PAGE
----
Simple Basic Facts on Erosion

All along the East Anglian coastline and well-inland the Shoreline (mis)Management Plan (SMP) threatens the loss of the beaches, dunes, sand cliffs, the essential tourist trade infrastructure, wildlife and amenity sites, the Broads, whole villages and other vital resources. Compensation or reimbursement for such enormous loss has been consistently refused by our ‘listening’ government.

The SMP purports that by doing nothing to stop the current ‘natural’ erosion, the liberation of cliff and beach material will naturally drift to the more depleted parts of the coastline to restore them. But we don’t have a ‘natural’ situation. Offshore Aggregate Dredging is purely man-made and decidedly ‘unnatural’. The sand and shingle liberated only serves to feed the holds of the dredgers, the purses of their investors, the Crown Estate coffers and the Treasury exchequer. This theft continues to go unchallenged by anybody other than the losers themselves, who seem powerless to stop this exploitation. The SMP has totally failed to heed the far greater cause of erosion. Namely, that caused by the massive ongoing dredging of the seabed offshore for sand and gravel.

When the SMP was circulated for public consultation in 2006 there were more than 2,400 responses, of which only four were in favour, six were ‘don’t knows’ and the other 2,390 bitterly opposed. Yes, 99.6% of the responses found this SMP as totally unacceptable! The second version SMP-2 changed nothing of note and is therefore equally opposed.

Here in East Anglia, human rights, social and ethical considerations come powerfully into play, not only in terms of common justice, but also in the full awareness that the basic and main cause of the loss of our coastline is mainly due to continuing offshore aggregate dredging for vast private and government profit.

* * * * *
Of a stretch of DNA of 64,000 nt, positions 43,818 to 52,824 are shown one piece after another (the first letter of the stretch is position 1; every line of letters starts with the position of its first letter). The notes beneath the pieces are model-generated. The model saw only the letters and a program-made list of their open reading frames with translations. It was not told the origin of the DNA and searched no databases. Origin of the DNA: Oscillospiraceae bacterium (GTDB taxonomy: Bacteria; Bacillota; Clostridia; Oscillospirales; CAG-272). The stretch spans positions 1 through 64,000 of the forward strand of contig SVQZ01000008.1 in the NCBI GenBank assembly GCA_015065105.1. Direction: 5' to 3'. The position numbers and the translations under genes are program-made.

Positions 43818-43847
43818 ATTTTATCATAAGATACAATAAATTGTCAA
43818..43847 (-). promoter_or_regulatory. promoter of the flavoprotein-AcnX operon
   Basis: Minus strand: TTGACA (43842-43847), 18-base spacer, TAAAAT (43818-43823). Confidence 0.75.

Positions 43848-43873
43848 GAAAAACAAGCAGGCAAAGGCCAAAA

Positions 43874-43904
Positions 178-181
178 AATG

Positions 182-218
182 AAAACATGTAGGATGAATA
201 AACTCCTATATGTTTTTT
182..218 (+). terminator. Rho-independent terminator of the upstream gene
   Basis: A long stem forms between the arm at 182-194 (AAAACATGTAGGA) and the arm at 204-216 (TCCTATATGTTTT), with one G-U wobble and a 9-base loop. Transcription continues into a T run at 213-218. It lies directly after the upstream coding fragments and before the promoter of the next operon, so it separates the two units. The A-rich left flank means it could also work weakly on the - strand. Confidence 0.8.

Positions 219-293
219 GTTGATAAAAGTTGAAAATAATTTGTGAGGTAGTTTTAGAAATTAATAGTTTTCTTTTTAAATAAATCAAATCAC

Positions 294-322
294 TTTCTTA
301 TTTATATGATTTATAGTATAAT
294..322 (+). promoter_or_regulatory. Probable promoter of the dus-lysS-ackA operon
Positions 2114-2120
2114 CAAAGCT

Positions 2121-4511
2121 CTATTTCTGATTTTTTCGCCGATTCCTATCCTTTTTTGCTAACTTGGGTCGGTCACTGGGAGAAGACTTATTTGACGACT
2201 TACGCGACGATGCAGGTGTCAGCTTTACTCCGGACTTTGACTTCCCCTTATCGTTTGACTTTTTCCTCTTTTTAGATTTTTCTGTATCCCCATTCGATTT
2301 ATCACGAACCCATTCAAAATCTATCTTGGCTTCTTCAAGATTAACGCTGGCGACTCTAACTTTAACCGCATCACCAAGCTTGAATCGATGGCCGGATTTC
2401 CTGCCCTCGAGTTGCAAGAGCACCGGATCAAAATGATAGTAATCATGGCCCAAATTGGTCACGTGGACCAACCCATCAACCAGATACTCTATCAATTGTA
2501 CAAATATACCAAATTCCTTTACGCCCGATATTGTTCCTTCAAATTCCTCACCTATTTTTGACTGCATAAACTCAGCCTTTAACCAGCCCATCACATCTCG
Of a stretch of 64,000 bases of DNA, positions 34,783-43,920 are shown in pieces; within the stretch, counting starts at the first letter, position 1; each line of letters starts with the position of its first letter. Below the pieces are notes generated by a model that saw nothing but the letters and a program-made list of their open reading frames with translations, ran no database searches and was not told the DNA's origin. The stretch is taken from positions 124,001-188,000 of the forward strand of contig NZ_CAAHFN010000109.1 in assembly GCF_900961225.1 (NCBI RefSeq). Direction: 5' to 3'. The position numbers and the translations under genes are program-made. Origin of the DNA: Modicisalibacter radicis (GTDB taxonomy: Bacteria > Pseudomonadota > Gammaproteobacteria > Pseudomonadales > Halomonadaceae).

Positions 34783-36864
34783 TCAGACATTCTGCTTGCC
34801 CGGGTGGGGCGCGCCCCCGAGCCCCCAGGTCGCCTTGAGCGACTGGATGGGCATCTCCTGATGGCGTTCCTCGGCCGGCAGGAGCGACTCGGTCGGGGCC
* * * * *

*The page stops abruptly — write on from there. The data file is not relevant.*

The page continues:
Think about it. We currently have sea-level rise of 3.2mm per annum added to by 2mm of sinkage annually. That’s an equivalent of a sea rise of 5.2mm per year. Thus one would have expected an effective sea rise of (3.2 + 2) x 35 = 182mm, i.e. 18.2 cm over the thirty-five years since 1972 when east coast dredging began in earnest. Perhaps add a mite more due to degraded weather, more northerly winds, etc.

On an average 1 in 20 mean beach slope this would have produced a sea incursion of the mean high tide mark of 18.2 cm x 20 = 3.64 metres, perhaps allowing that little more for the worsening climatic conditions of global warming. In fact the mean rate of approach has been more than twenty times this, accompanied by far deeper water offshore and normal high tide waves regularly right up to the sea wall and the seaward front of dunes at many points along much of the East Anglian coastline.

It is not that the sea has risen so much, but that the beach has been lowered by draw-downdraw down The process by which tides and wave motion remove (draw down) material from a beach and pull it out to sea. A sandy beach experiencing draw down is thus denuded of its sand. The process can be natural (i.e. winter storms) or can be artificially caused (e.g. aggregate dredging, whereby the dredging of sand and gravel offshore causes sand to be drawn down from the beach in order to replace the material which has been dredged)., so allowing the tide mark to encroach so much further inland.

And how come all this material liberated from our dunes and cliffs over the period is seen to give such low sedimental drift? All this sediment appears to have virtually disappeared over the past ten years – whereas, in reality, there should be far more sediment, not less.

Why have no post-dredging impact studies been carried out following dredging? Why are Environmental Impacts studies merely assessments based upon computerised outputs, made using inputs of speculative and assumed data rather than actual findings and data? A sand tracking study from coast to the excavated sand in the dredger’s holds would surely prove the mobility transport of the original shoreline material to this place on “no-return”.